One of the great themes of folk and romantic literature is the
transforming power of love. A handsome prince lifts Cinderella out of a
life of drudgery and bestows on her a royal crown. A persistent frog
wins the hospitality of a princess and turns into a prince with whom
she can live happily ever after. The love of Mr Darcy for Miss
Elizabeth Bennett in Pride and Prejudice overcomes class barriers and personal foibles to make her a happy wife and the mistress of a grand estate.
Even in our egalitarian age there is an insatiable appetite for this
sort of rags to riches story, which answers to the human need for a
completely gratuitous, or magical, dimension to love. When the myth
actually materialises it is guaranteed to quicken the romantic pulse of
entire populations and lead to outpourings of national pride.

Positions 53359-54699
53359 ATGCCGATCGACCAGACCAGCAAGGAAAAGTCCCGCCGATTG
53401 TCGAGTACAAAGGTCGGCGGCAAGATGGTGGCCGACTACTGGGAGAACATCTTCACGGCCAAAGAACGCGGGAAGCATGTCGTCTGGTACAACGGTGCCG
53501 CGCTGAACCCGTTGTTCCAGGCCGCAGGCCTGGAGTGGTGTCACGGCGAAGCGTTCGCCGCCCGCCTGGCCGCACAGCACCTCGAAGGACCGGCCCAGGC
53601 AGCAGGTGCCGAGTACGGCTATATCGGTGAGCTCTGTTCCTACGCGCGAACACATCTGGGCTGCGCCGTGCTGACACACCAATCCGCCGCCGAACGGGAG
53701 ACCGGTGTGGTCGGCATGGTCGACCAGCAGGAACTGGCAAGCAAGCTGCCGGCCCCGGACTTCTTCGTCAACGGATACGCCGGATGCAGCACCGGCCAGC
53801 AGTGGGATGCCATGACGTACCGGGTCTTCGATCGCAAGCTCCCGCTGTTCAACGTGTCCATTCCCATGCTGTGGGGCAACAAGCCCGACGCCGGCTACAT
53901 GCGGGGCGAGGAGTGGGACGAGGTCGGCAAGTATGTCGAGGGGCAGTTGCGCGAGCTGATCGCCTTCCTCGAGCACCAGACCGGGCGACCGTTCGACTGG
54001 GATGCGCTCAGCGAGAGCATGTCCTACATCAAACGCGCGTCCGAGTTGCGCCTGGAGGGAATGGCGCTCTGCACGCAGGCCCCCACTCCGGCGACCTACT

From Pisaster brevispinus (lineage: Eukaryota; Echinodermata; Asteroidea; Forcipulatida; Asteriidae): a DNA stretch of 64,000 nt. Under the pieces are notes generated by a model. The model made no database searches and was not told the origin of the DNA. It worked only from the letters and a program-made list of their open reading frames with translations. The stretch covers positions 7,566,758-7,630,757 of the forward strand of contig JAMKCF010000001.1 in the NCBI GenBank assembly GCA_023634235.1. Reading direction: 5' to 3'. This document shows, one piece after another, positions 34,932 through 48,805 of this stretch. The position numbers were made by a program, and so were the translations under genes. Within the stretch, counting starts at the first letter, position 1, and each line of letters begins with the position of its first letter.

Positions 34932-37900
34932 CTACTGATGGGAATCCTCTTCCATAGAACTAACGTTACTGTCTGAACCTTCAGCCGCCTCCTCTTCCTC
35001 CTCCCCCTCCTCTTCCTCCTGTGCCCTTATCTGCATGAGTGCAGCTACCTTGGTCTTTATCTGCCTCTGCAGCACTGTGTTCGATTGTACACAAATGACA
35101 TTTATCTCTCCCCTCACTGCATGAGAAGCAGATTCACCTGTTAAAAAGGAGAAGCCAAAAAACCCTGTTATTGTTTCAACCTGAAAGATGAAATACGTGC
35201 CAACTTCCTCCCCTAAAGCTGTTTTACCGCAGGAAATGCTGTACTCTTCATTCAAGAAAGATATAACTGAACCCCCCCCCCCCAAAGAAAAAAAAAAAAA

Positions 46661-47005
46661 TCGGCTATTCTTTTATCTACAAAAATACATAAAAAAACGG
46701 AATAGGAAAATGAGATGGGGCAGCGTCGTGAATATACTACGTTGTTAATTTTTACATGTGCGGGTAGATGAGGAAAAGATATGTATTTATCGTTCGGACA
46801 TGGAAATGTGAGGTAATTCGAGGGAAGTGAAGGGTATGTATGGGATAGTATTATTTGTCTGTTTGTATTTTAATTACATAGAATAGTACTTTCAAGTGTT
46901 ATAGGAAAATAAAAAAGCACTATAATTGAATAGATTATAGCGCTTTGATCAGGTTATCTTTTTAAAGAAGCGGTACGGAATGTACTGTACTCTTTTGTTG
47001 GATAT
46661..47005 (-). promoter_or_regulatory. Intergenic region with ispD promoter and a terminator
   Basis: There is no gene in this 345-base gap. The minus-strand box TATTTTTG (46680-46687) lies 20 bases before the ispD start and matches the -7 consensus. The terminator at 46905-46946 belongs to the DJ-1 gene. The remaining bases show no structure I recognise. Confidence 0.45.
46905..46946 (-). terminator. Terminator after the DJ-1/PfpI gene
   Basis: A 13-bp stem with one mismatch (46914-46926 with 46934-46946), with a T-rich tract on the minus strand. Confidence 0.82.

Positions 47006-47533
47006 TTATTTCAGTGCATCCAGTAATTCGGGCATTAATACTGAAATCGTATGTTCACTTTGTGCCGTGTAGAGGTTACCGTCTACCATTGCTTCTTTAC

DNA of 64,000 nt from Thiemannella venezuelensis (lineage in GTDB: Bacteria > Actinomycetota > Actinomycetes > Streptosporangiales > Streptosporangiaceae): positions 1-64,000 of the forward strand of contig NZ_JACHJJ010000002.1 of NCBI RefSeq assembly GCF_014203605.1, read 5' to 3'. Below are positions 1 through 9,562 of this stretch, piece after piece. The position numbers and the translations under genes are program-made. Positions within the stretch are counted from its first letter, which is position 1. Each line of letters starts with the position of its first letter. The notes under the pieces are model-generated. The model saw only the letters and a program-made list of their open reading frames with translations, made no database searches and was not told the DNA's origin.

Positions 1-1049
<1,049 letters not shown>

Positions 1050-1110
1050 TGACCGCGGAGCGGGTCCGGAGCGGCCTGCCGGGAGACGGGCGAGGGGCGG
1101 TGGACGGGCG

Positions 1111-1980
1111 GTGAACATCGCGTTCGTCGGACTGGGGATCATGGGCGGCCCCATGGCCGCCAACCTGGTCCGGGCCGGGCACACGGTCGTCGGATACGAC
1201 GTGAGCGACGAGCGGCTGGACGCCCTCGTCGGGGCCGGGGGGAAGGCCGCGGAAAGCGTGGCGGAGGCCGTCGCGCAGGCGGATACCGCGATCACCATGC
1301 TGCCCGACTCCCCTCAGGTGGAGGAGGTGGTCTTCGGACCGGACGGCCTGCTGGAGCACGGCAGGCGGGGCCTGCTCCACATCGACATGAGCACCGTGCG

Such was the case a couple of years ago when it became generally known
that a young Australian woman, Mary Donaldson, was engaged to be
married to Crown Prince Frederik of Denmark, whom she had met in Sydney
during the 2000 Olympic Games. The enthusiasm that greeted the
announcement has attended the couple through their courtship, marriage
last year and the birth of their first child, a son, last month.
Now Mary Donaldson was not Cinderella. The daughter of a mathematics
professor and a university secretary she no doubt had a respectable and
comfortable upbringing in the small provincial city of Hobart. A law
and commerce graduate, she was making her own way successfully in the